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A fascinating tale of seduction, murder, fraud, coercion—and the trial of the “Minneapolis Monster” On a winter night in 1894, a young woman’s body was found in the middle of a road near Lake Calhoun on the outskirts of Minneapolis. She had been shot through the head. The murder of Kittie Ging, a twenty-nine-year-old dressmaker, was the final act in a melodrama of seduction and betrayal, petty crimes and monstrous deeds that would obsess reporters and their readers across the nation when the man who likely arranged her killing came to trial the following spring. Shawn Francis Peters unravels that sordid, spellbinding story in his account of the trial of Harry Hayward, a serial seducer and schemer whom some deemed a “Svengali,” others a “Machiavelli,” and others a “lunatic” and “man without a soul.” Dubbed “one of the greatest criminals the world has ever seen” by the famed detective William Pinkerton, Harry Hayward was an inveterate and cunning plotter of crimes large and small, dabbling in arson, insurance fraud, counterfeiting, and illegal gambling. His life story, told in full for the first time here, takes us into shadowy corners of the nineteenth century, including mesmerism, psychopathy, spiritualism, yellow journalism, and capital punishment. From the horrible fate of an independent young businesswoman who challenged Victorian mores to the shocking confession of Hayward on the eve of his execution (which, if true, would have made him a serial killer), The Infamous Harry Hayward unfolds a transfixing tale of one of the most notorious criminals in America during the Gilded Age.

Degrees Of Freedom

Author: William D. Green
Publisher:
ISBN: 9780816693467
Size: 40.93 MB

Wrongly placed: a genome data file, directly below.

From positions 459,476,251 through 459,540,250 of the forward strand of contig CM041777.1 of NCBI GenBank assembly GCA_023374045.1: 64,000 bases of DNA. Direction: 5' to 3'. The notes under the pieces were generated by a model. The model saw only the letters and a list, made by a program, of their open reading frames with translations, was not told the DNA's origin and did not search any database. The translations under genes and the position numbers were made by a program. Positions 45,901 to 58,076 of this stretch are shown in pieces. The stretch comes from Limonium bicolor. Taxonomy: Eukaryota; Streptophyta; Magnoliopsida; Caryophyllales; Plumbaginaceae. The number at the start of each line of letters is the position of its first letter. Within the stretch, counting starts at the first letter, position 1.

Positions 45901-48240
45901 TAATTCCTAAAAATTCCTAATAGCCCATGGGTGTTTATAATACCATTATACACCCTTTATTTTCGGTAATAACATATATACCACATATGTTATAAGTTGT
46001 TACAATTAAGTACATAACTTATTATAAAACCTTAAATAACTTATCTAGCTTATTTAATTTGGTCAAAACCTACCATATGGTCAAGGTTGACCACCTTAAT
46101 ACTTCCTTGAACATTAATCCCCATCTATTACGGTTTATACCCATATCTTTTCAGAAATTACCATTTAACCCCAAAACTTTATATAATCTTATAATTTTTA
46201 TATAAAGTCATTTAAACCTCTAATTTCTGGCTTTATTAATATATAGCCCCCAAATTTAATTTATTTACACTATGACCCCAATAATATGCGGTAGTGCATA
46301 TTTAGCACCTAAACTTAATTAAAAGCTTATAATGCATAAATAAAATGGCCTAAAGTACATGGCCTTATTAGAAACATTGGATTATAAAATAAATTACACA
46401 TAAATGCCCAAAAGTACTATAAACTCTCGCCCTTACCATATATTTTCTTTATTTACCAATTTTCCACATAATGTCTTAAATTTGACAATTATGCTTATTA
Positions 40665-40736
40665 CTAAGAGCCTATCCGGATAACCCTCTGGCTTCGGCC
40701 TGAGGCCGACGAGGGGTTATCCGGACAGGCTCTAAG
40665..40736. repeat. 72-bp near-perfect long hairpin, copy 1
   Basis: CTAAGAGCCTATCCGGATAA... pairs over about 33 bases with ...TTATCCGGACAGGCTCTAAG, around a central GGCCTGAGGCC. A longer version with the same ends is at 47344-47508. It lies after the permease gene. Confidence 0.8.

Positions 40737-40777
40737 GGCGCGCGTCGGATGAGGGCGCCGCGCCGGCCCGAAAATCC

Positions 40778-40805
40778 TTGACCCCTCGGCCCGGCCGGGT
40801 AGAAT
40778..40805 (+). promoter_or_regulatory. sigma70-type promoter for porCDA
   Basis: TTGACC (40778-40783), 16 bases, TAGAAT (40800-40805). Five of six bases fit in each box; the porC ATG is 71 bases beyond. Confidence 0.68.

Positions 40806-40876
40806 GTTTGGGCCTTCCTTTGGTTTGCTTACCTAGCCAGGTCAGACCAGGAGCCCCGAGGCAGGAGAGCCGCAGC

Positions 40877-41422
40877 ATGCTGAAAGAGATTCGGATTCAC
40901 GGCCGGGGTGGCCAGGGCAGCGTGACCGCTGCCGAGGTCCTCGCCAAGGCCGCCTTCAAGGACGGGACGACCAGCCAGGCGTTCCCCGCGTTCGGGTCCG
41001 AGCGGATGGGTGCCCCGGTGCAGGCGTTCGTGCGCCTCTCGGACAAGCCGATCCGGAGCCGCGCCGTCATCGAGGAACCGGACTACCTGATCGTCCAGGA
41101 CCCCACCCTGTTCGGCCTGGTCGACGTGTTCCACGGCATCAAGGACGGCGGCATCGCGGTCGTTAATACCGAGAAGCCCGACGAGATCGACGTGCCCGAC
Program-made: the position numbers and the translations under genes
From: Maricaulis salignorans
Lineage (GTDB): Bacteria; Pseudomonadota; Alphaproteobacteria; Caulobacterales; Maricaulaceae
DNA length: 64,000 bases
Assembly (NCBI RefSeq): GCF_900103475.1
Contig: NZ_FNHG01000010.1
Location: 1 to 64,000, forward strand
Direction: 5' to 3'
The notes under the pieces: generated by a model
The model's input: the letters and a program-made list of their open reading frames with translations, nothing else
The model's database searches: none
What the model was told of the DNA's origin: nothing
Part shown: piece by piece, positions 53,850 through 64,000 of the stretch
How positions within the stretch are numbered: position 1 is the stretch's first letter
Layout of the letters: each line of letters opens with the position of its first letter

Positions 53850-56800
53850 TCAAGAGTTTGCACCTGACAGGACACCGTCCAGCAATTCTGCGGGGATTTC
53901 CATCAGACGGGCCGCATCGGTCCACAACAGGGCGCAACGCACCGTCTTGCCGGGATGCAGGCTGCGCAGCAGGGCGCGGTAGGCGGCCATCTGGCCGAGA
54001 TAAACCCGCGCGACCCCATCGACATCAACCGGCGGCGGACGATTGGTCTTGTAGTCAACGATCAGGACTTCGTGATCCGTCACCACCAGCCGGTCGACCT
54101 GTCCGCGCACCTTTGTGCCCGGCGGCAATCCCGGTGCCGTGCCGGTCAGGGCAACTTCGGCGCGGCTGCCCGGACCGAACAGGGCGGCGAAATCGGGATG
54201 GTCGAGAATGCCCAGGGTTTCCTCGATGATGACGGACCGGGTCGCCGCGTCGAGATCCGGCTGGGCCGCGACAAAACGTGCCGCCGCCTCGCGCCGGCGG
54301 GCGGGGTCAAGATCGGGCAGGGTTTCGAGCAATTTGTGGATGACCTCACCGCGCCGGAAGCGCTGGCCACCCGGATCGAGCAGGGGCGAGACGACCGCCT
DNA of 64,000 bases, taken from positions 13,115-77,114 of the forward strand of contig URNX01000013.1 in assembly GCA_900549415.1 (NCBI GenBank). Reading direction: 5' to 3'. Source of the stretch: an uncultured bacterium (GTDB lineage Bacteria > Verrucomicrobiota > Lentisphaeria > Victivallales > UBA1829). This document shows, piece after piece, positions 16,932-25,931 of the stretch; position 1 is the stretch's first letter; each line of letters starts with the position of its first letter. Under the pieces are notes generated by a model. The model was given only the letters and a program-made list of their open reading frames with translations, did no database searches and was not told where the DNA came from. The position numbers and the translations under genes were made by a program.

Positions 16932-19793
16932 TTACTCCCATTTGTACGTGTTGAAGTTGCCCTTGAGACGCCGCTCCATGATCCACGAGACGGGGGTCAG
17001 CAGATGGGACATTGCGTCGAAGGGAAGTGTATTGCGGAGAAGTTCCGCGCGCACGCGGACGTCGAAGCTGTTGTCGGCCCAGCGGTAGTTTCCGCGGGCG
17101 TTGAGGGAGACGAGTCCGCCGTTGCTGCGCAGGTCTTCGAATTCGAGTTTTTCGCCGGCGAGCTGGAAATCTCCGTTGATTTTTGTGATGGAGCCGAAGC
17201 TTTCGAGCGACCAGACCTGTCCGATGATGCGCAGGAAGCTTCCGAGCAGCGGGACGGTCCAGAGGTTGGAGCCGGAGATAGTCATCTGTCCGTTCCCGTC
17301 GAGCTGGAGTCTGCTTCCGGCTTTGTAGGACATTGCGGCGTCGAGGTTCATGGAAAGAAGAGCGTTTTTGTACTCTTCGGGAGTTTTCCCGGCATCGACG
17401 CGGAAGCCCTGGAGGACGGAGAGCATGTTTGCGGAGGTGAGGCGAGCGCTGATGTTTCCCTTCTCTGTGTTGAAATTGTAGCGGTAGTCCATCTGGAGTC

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He had just given a rousing speech to a crammed assembly in St. Paul, but Frederick Douglass, confidant to the Great Emancipator himself and conscience of the Republican Party, was denied a hotel room because he was black. This was Minnesota in 1873, four years after the state had approved black suffrage—a state where “freedom” meant being unshackled from chains but not social restrictions, where “equality” meant access to the ballot but not to a hotel or restaurant downtown. Spanning the half century after the Civil War, Degrees of Freedom draws a rare picture of black experience in a northern state of this period and of the nature of black discontent and action within a predominantly white, ostensibly progressive society. William D. Green brings to light a full cast of little-known historical characters among the black men and women who moved to Minnesota following the Fifteenth Amendment; worked as farmhands and laborers; built communities (such as Pig's Eye Landing, later renamed St. Paul), businesses, and a newspaper (the Western Appeal); and embodied the slow but inexorable advancement of race relations in the state over time. Within this absorbing, often surprising, narrative we meet “ordinary” citizens, like former slave and early settler Jim Thompson and black barbers catering to a white clientele, but also outsize figures of national stature, such as Frederick Douglass, Booker T. Washington, and W. E. B. Du Bois, all of whom championed civil rights in Minnesota. And we see how, in a state where racial prejudice and oppression wore a liberal mask, black settlers and entrepreneurs, politicians, and activists maneuvered within a restricted political arena to bring about real and lasting change.